Reflection: Flexibility Modeling Infection - Section 6: Putting It All Together: What do the Results Mean?


As you can see from this lesson, we covered quite a lot of material today. Many students may still need some additional information to help them understand everything they have learned today. I have found that flipping the lecture in my classes has allowed me more time to provide my students with active learning activities and labs during the class period.  

Several years ago, my counselor approached me with the idea of shortening our 50 minute class period to 45 minutes so that we could have a seminar period. I was very troubled because I was already struggling to "get through it all" and now I would have less time.Shortly after the conversation, I attended Lecture-Free Teaching, a short course at a NSTA conference. The presenter was Dr. Bonnie S. Wood. She talked about her journey from a primarily lecture/lab-based class to completely active learning. One of the points she made that resonated with me was class size. Since my classes are typically very small, lecture was awkward. Effective classes work best when the instructor (me) can interact with students on a more individual basis. I have found that small-group tutorials, small seminars, and one to one supervision are where students learn best. This observation is back up by findings in educational research.  

By holding students accountable for their own learning, students internalize it more. Flipping allows me to grade more on mastery versus grading on the curve. It also allows students more appropriate interactions with their peers. They spend less time gossiping and visiting and more time on-task. It has also increased student engagement.  

Based on suggestions from the Lecture-Free Teaching book, I first developed the methods in which I was going to assess what students knew. I use a daily formative assessment in which students respond to a question or scenario at the end of the day. It is similar to an exit ticket. I use Classroom Assessment Techniques (CATs) like the Muddiest Point, One-Minute Paper, or One-Sentence Summary so that students can provide me feedback in their lab notebooks. I use Probes to assess student preconceptions and misconceptions so that I can modify subsequent lessons to help dispel those misconceptions. I also have a weekly formative assessments that could be a problem-solving worksheet, the reading for understanding worksheet in this lesson, or a larger writing assignment like in the Flu Tracking (3/3) lesson.  Next I developed a summative assessment to test my students understanding. These are given at the end of the chapter. They range from traditional multiple choice tests to analysis of case studies and summative writing assignments. These assessments are designed to help students synthesize the information presented in the unit and put it all together.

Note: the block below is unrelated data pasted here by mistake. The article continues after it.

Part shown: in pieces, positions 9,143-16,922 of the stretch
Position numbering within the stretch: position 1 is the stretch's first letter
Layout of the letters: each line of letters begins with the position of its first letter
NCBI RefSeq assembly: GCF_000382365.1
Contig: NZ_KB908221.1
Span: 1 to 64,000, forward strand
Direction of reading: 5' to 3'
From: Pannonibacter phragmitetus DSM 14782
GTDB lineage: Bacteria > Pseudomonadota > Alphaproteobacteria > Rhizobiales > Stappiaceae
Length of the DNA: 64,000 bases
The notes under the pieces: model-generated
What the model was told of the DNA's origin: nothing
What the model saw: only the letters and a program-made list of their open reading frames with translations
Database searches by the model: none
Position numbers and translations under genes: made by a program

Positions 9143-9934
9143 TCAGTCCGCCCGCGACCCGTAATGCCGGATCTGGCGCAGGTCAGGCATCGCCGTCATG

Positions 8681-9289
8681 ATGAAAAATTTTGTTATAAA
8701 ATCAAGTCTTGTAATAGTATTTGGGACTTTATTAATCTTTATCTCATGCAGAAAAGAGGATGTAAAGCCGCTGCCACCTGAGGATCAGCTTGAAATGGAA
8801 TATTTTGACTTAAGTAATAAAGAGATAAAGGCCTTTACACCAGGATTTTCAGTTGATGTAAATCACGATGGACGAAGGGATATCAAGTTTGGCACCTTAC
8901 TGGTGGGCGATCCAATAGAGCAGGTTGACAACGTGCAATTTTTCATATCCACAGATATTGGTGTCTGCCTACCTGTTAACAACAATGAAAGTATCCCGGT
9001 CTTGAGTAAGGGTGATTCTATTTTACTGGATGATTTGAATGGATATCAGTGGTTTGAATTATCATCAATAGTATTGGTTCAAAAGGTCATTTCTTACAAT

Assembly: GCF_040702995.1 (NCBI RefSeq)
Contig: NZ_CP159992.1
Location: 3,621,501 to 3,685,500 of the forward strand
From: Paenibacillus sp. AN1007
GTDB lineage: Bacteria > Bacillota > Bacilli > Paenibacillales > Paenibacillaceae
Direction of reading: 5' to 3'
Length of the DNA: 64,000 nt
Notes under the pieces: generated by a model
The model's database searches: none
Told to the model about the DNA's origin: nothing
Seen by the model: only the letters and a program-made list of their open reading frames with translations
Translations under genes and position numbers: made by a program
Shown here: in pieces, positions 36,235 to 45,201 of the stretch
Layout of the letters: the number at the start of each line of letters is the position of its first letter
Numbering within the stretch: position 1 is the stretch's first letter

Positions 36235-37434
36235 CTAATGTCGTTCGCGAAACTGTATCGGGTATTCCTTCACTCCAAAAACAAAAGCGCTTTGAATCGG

Once I had my assessments determined, I began to modify my teaching strategies to accomplish my goal of more active learning. I developed a simple outline that I use in almost every class.

1) Probe or CAT at the beginning of class to engage my students

2) Some type of student centered activity (Exploratorium, Lab, Cooperative Learning, etc.)

3) Teacher mini-lecture to elaborate on the activity

4) Class discussion to help refine models and expose misconceptions

5) Additional class activities to correct student misunderstanding

6) Putting It All Together Summary 

7) Outside of Class Homework

Everything my students do outside of class prepare them for the next day.  It mostly involves the gain of factual information. Students are required to read the textbook, take notes, and watch extension lectures. These lectures include podcasts, youtube videos, and some of my own design.

  Why I Flip my Classes.
  Flexibility: Why I Flip my Classes.
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Modeling Infection

Unit 2: Viruses
Lesson 10 of 11

Objective: Students will explain how viruses infect cells using the Hershey-Chase experiment.

Big Idea: Understanding the life cycle of a model organism helps us understand how many viruses reproduce.

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electromicrograph phage infecting
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